Putnam County, along with its towns and villages, are in the process of developing a Hazard Mitigation Plan (HMP)

Putnam County, along with its towns and villages, are in the process of developing a Hazard Mitigation Plan (HMP).  This plan is required by the Federal Emergency Management Agency (FEMA) in order to be eligible for federal grant funding for public and private mitigation projects.   The HMP provides a “blueprint” by which local governments can make coordinated, cost-effective efforts towards reducing losses from natural hazards such as flooding, severe storms, severe winter storms, and wildfires.  Available funding can support projects such as drainage improvements, structural elevations, and backup power for schools and critical facilities.  To find out more, review the draft plan and have the opportunity to provide input, please visit our project website at http://www.putnamhmp.comand take our citizen preparedness and mitigation survey at




Putnam County Long Term Recovery Coalition is here to help in a disaster. Click here for more information

Putnam County Long Term Recovery Coalition

Is here to help…

The mission of the Putnam County Long Term Recovery Coalition (PCLTRC) is to collaboratively identify and assist with the unmet needs of Putnam County residents impacted by local disasters.

The PCLTRC is a member organization comprised of local faith-based, not-for-profit, governmental and business representatives designed to provide coordinated management of long-term recovery assistance to residents of Putnam County who have been affected by a local disaster and have exhausted all available insurance, government and personal resources.

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If you would like more information, please contact Putnam County Long Term Recovery Coalition at 845-278-8021 or email at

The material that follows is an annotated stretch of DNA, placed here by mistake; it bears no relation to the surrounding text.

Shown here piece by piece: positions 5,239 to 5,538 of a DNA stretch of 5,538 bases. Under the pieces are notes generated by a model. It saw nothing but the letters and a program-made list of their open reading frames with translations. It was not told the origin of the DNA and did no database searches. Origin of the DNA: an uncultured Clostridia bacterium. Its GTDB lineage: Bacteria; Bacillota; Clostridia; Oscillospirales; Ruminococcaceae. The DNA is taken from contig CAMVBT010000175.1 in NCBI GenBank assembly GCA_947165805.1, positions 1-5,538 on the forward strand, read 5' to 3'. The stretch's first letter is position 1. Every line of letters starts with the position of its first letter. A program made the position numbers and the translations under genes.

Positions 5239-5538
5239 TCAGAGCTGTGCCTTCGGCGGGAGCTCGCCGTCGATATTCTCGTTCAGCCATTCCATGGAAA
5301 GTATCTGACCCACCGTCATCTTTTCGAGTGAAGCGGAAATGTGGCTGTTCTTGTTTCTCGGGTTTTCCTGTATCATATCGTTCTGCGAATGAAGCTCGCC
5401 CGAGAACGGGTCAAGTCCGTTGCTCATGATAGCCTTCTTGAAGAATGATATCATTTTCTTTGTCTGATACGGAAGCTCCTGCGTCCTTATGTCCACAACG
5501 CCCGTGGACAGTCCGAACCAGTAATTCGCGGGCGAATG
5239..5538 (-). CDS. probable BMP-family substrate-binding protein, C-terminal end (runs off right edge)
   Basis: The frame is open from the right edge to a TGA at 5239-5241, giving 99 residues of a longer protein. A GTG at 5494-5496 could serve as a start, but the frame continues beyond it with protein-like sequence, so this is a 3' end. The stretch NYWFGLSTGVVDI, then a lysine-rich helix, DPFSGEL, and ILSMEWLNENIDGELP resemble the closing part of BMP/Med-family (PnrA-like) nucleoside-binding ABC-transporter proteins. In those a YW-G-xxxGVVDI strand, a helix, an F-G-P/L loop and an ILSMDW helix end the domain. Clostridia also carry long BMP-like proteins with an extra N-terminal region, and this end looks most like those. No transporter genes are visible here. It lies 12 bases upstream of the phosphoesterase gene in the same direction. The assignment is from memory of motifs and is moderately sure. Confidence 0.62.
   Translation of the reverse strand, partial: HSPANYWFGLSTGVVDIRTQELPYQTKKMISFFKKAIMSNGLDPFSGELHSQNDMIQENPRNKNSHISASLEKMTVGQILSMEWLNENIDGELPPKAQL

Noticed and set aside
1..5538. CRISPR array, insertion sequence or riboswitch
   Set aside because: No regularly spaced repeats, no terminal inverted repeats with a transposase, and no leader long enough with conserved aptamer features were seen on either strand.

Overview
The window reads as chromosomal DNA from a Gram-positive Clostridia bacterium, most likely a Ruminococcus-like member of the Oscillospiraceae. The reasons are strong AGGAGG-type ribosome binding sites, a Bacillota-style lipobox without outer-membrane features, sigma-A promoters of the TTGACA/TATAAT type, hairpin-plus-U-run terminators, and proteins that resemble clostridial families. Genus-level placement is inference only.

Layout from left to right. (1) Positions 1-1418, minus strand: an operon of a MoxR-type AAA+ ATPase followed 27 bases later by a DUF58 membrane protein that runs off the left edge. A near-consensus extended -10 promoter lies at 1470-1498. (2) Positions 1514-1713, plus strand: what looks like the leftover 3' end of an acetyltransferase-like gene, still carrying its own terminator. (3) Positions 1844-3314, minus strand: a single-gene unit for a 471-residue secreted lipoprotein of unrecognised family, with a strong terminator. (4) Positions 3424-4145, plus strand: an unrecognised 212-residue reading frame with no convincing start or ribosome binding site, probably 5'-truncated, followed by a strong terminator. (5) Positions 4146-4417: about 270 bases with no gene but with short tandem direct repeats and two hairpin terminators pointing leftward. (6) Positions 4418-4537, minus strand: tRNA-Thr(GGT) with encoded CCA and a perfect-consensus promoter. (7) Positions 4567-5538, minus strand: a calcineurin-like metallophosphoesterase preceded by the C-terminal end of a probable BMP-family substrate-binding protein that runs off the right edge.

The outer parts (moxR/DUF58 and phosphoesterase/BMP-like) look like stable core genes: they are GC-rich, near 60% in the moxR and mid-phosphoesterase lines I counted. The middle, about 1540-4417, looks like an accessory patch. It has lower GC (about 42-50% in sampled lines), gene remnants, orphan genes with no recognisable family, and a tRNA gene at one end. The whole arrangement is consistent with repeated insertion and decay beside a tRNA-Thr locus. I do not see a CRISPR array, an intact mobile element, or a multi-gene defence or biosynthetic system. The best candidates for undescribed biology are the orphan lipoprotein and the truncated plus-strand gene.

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The Putnam County Fire Chiefs Association
Will be hosting

The Putnam County Fire Chiefs Association RV Training  9-20-14

On Saturday, September 20th 2014 – from 9 – 3 @ TOPS
Presented By Steven Raye
Past Chief, Wantage Township, NJ Fire Department

This is not your father’s old camper. Explore the unique hazards associated with recreational vehicle fires and other RV emergencies. Improper nomenclature confuses RV’s, either towable or drivable, (portable temporary living units) with mobile homes (full time residents). Different styles of construction for all classes of RV’s will be covered. Recreational vehicles pose an extra level of hazard compared to automobile or structure fires. The close proximity of the fuels on board along with the presence of 110 VAC “house current” and 12 VDC “auto power” compound the concern. Unknown ignition sources can also blow a bad situation out of control quickly. Disconnecting the battery, if you know where to look, is not always the answer. Hazardous materials inherent to RV appliances will also be covered and how to best handle the exposure. The axe is not always the best tool for entry, hand tools carried on your apparatus, might better serve your entry needs. A concise explanation of construction, concerns of fuels such as LP gas, unseen hazards and ignition sources prepare attendees for the critiquing of recent RV fire videos.